You want to make a short film, so, you text a few friends and ask for their help. Then, you reach out to others in your network to see who might be interested and slowly start to build your team.
But did you know that HOW you go about building your cast and crew will have either a positive or negative impact on the overall production experience AND the final film?
Let’s say that when you first contact people you simply ask, “Hey, want to help me make a film?” and they say “Yes.” Then you approach 10-20 more people with the same pitch and they all say “Yes.” At this point you’re feeling pretty good. You have enough hands on set to help out with everything you’ll need during production.
When everyone arrives on set for the first day of filming no one is EXACTLY sure what they’re supposed to be doing, what they were supposed to bring, who they’re supposed to be helping, and what their essential function is. You have enough people on set to get the job done, but confusion reigns because specifics are unclear. This can affect morale, slow the shoot down, and ultimately compromise the production quality of the final film.
Now, imagine you build your volunteer crew another way? Instead of asking, “Do you want to help?” say this, “I’m producing a short film and we really need someone who can oversee continuity. Can you do that for us?”
Give EVERYONE a specific job to do, so he/she will know exactly what to prepare for, what to bring, and what to do while on set.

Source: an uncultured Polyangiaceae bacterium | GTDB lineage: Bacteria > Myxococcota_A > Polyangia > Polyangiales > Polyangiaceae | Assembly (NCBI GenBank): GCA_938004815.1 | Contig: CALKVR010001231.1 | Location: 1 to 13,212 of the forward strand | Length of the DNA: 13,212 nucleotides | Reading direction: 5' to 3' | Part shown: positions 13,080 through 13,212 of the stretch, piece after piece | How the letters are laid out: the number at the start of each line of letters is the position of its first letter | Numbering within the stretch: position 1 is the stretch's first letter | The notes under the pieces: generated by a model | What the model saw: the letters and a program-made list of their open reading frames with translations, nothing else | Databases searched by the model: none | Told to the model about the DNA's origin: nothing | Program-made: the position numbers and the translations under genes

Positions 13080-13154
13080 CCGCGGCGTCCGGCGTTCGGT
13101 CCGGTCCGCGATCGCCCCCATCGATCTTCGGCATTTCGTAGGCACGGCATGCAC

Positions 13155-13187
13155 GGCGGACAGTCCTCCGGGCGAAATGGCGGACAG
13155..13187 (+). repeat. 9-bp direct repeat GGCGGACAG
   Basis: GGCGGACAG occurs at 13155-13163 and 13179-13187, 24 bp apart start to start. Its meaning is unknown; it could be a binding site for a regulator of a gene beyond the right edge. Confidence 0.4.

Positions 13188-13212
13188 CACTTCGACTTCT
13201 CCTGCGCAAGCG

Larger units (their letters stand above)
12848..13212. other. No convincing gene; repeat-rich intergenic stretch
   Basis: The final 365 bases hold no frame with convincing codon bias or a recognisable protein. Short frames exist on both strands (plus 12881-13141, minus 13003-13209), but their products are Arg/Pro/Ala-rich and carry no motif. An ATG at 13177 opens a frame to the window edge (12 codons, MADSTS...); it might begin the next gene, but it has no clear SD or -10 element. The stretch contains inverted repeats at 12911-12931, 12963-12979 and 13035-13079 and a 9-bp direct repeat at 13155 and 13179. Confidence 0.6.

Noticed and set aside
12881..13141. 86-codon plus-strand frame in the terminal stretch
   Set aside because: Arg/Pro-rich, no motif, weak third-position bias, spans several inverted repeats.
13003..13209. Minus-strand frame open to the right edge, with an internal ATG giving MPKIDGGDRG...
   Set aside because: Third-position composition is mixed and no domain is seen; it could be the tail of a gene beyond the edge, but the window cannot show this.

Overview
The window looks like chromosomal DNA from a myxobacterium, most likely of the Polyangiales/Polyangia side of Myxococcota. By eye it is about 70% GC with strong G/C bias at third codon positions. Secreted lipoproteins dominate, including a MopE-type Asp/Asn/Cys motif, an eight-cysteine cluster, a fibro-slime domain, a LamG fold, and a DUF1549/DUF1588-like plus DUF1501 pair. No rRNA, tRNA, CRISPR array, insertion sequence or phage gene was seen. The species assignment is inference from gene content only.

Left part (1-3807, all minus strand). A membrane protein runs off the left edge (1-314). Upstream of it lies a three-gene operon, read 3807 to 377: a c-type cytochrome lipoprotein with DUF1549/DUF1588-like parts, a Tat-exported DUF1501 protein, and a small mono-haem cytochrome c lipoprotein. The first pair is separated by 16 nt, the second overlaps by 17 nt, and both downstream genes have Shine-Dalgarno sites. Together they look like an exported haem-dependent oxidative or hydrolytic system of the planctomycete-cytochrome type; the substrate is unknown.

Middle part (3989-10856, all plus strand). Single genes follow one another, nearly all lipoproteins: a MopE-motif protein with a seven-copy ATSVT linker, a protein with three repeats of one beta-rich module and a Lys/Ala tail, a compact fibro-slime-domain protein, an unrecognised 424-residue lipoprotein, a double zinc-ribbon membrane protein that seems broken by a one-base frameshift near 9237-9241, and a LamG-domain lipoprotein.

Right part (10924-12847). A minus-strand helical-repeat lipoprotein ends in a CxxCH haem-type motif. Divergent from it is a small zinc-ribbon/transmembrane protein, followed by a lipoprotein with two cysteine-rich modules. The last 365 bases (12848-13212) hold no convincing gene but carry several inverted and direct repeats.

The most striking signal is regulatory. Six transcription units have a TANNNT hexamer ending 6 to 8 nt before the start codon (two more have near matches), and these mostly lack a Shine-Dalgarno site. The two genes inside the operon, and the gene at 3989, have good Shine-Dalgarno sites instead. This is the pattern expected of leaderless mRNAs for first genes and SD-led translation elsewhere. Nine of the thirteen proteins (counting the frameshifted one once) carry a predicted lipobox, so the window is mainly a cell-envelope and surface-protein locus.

The number of pre-production meetings you schedule should be in direct proportion to the scope and complexity of the shoot. You don’t need to meet every single day (Remember, these are people volunteering for your film, so be respectful of their time), but you do need to meet to review on going action items and to ensure every one is on the same page. For my latest short film Hangry, I met with my crew four times prior to the shoot.
PROVIDE A SHOT LIST AND PRODUCTION SCHEDULE
The crew likes to know what’s going on so they have an idea of what they’re working toward and what needs to be accomplished each day. Take the time to make a shot list and production schedule and distribute both to your crew.
Set aside time for a tech scout with your key department heads. This will give them the opportunity to see the space and ask any logistical questions pertinent to the shoot, like where to load in and store gear, what’s allowed/not allowed while in the space, where will all departments set up, etc?
Just because you may be working on a no-budget short doesn’t mean that the set can’t be (or shouldn’t be) professional. Everyone’s experience while on set will be much more positive if you go about preparing the right way.
Have any thoughts to add? Leave them in the Comments.